Stopping the Distraction EpidemicBy Jill Suttie | March 13, 2015 | 0 comments
A new book explains why we get so distracted at work—and how we can become more focused and productive.
How many times to you take a break from work to check out a funny video online or to browse the web for a new product? If you’re like many Americans, you probably do this several times a day if not several times an hour. Or, maybe you’re more the type who always has your cell phone on, so you can catch every new text or email, hoping for that quick dopamine high to release you from your boredom.
Our need to distract ourselves from focusing on work has become epidemic in America, and it’s one of six distraction “syndromes” recounted in Edward Hallowell’s new book, Driven to Distraction at Work: How to Focus and Be More Productive. Hallowell, a former Harvard Medical School faculty member and renowned expert on ADD and ADHD, has written a how-to guide for counteracting different forms of distraction at work that can drag us down and keep us from fulfilling our potential.
Hallowell believes that, outside of people diagnosed with ADD or ADHD, many adults have situational problems staying focused—something he calls ADT or “Attention Deficit Trait”—based, in part, on their individual psychology. For example, someone who multitasks to the point of exhaustion (another syndrome) may have gotten the message early on in life that being a “good” person means being perfect. Looking at how childhood messages or underlying emotions trigger certain distraction syndromes, Hallowell counsels, can help people see their way out of these destructive behaviors.
In the book, he outlines six primary distraction syndromes:
- Screen Sucking: the tendency to lose control over our technology so that we are hyper-focused on them and feel withdrawal when we are separated from them, a bit like an addiction.
- Multitasking: trying to do too much at once and never feeling able to say “no” to anyone, often the problem of a perfectionist.
- Idea Hopping: difficulty sticking with a project until it’s completed because you lose focus or interest, often a problem with someone having no good structures in place to get their work done.
- Worrying: wasting too much of our time doing things to counteract anxiety instead of using our time to master our tasks.
- Playing the hero: fixing everyone else’s problems but your own and placing their needs above yours out of guilt or duty.
- Dropping the ball: being unable to get organized, something more typical of people with real ADD or ADHD.
For each type of syndrome, Hallowell provides stories of people tripped up by the syndrome along with tips for how to make one’s way out of them.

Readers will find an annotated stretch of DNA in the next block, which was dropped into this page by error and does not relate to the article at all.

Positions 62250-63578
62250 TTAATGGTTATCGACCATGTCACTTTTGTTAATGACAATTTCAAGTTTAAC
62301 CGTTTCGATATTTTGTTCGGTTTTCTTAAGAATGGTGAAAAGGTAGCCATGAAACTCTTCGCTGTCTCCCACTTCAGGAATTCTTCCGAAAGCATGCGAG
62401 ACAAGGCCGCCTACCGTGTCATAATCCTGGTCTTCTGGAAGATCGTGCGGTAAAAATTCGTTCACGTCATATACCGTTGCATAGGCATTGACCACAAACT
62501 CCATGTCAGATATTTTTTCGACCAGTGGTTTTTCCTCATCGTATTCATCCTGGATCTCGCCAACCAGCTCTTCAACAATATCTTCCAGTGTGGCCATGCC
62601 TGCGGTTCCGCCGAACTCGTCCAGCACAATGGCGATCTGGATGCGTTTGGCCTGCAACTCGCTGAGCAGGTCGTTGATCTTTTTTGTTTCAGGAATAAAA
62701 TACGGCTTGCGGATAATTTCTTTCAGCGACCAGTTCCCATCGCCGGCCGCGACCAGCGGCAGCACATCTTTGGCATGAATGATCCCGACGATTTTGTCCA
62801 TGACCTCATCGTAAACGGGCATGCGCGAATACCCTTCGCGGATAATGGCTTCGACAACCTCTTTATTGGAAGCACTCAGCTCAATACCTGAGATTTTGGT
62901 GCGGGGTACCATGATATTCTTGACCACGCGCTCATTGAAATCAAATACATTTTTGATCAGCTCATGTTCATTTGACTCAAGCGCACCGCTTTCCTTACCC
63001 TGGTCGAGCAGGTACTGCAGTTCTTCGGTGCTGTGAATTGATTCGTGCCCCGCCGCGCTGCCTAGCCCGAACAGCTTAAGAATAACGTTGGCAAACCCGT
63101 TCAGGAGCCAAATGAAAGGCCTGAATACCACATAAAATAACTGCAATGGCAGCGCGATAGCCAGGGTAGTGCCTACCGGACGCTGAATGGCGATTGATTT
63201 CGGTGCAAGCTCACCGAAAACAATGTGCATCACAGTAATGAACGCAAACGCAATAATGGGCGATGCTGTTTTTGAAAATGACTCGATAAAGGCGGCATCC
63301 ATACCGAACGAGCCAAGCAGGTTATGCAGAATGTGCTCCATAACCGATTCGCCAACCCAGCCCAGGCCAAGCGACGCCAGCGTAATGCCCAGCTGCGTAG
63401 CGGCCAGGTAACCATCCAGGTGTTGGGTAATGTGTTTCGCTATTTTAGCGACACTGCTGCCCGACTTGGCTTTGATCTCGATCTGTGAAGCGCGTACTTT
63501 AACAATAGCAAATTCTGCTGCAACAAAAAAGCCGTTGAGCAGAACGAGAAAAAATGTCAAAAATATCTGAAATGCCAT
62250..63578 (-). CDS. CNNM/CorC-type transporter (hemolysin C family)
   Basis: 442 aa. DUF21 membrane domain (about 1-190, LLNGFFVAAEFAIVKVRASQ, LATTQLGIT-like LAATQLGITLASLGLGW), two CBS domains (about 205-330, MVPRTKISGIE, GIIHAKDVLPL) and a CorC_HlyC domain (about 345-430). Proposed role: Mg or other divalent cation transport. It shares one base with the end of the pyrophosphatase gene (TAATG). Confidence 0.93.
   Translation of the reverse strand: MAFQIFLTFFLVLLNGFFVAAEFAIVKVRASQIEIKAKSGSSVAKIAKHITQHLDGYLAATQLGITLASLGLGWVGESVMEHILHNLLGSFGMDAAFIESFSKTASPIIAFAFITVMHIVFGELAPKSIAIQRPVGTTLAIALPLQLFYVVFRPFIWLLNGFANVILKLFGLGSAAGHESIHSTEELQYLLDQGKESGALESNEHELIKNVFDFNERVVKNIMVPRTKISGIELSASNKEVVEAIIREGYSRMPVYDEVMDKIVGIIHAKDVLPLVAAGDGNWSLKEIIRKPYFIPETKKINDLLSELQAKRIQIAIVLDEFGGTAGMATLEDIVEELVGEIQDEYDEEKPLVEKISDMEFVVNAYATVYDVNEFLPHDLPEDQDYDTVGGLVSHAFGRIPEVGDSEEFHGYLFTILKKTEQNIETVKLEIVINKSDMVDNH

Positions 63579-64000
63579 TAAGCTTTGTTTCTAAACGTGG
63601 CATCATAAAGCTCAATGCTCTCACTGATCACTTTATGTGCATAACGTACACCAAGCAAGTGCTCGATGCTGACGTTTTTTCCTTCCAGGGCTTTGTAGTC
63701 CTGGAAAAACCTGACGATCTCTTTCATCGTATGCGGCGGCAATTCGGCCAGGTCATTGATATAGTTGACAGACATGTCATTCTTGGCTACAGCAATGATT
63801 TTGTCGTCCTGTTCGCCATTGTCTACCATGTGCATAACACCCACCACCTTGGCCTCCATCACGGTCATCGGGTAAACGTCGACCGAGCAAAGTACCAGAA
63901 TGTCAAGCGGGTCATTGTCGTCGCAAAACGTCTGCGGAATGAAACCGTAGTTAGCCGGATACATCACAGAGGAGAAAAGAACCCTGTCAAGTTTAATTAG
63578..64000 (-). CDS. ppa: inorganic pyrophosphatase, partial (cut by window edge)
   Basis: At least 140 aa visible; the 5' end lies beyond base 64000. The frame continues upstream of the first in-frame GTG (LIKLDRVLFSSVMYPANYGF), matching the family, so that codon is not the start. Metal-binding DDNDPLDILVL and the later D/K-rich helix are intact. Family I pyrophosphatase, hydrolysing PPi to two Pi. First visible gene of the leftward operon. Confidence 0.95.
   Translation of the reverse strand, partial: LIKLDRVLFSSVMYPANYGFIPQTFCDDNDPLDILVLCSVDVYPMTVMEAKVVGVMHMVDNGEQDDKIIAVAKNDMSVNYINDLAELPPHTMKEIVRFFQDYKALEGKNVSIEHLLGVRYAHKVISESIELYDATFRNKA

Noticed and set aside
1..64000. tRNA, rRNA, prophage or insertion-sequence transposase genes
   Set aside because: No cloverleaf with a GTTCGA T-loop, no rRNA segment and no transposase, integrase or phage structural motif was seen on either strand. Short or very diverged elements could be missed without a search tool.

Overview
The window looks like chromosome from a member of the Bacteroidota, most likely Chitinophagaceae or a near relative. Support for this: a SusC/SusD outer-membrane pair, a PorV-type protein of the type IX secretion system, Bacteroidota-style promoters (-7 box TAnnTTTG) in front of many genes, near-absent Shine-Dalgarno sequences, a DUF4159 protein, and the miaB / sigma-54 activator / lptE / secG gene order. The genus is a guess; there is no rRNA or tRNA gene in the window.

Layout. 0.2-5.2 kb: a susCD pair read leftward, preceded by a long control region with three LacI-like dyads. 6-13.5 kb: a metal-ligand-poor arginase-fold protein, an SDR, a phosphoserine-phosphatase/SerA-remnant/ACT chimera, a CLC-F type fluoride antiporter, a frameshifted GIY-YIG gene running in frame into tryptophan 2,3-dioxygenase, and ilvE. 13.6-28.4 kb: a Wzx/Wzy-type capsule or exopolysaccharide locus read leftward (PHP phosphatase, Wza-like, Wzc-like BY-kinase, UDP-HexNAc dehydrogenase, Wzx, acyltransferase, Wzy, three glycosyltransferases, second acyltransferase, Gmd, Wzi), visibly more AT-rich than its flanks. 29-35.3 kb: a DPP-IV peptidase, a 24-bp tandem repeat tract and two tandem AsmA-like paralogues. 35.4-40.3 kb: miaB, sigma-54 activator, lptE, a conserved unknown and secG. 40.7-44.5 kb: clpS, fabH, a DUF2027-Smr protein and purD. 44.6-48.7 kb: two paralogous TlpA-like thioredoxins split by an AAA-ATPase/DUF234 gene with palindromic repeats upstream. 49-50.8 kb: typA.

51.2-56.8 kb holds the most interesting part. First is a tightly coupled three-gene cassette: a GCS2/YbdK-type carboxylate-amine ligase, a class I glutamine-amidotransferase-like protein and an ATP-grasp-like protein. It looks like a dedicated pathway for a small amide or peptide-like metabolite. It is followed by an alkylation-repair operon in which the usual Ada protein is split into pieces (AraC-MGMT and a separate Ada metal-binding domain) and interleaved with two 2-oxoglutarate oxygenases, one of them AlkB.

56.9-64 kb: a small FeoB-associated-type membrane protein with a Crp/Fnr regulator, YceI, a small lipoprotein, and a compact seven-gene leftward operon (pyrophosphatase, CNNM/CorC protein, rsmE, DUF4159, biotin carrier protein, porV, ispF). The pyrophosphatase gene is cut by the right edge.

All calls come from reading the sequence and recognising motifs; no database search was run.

I admit that most of these seemed a bit overly simplistic to me, though. For example, on the chapter explaining the pitfalls of multitasking, Hallowell suggests things like using particular wording when refusing a task, telling yourself why it’s OK to say “no,” and learning to delegate more. These would have carried more heft, perhaps, if he had written more about the research behind giving that particular advice or more knowingly about how hard it is for people get out of these ruts easily.
The book gets a little more compelling when he moves into writing about the research on focus. An important and often overlooked way to increase focus is to take better care of our bodies and minds by getting enough of the basics—food, sleep, and exercise—as well as practicing meditation, giving ourselves occasional cognitive challenges, and nurturing our social connections.
He also suggests that we work from our “sweet spot”—the place where we are doing what we love and what we are good at doing—and try to structure our time and our work environments so that we can get into a groove that will prime out minds in the right direction. For example, he advises that it’s much easier to say “no” to someone when we have a routine in place that precludes us from saying “yes.”
Though the book has its merits and will appeal to some—especially those who are fans of Hallowell’s best-selling book, Driven to Distraction—it’s not for those who are sticklers for research. Still, if you want a self-help book from one of the masters, this might be the right book for you.
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About The Author
Jill Suttie, Psy.D., is Greater Good’s book review editor and a frequent contributor to the magazine.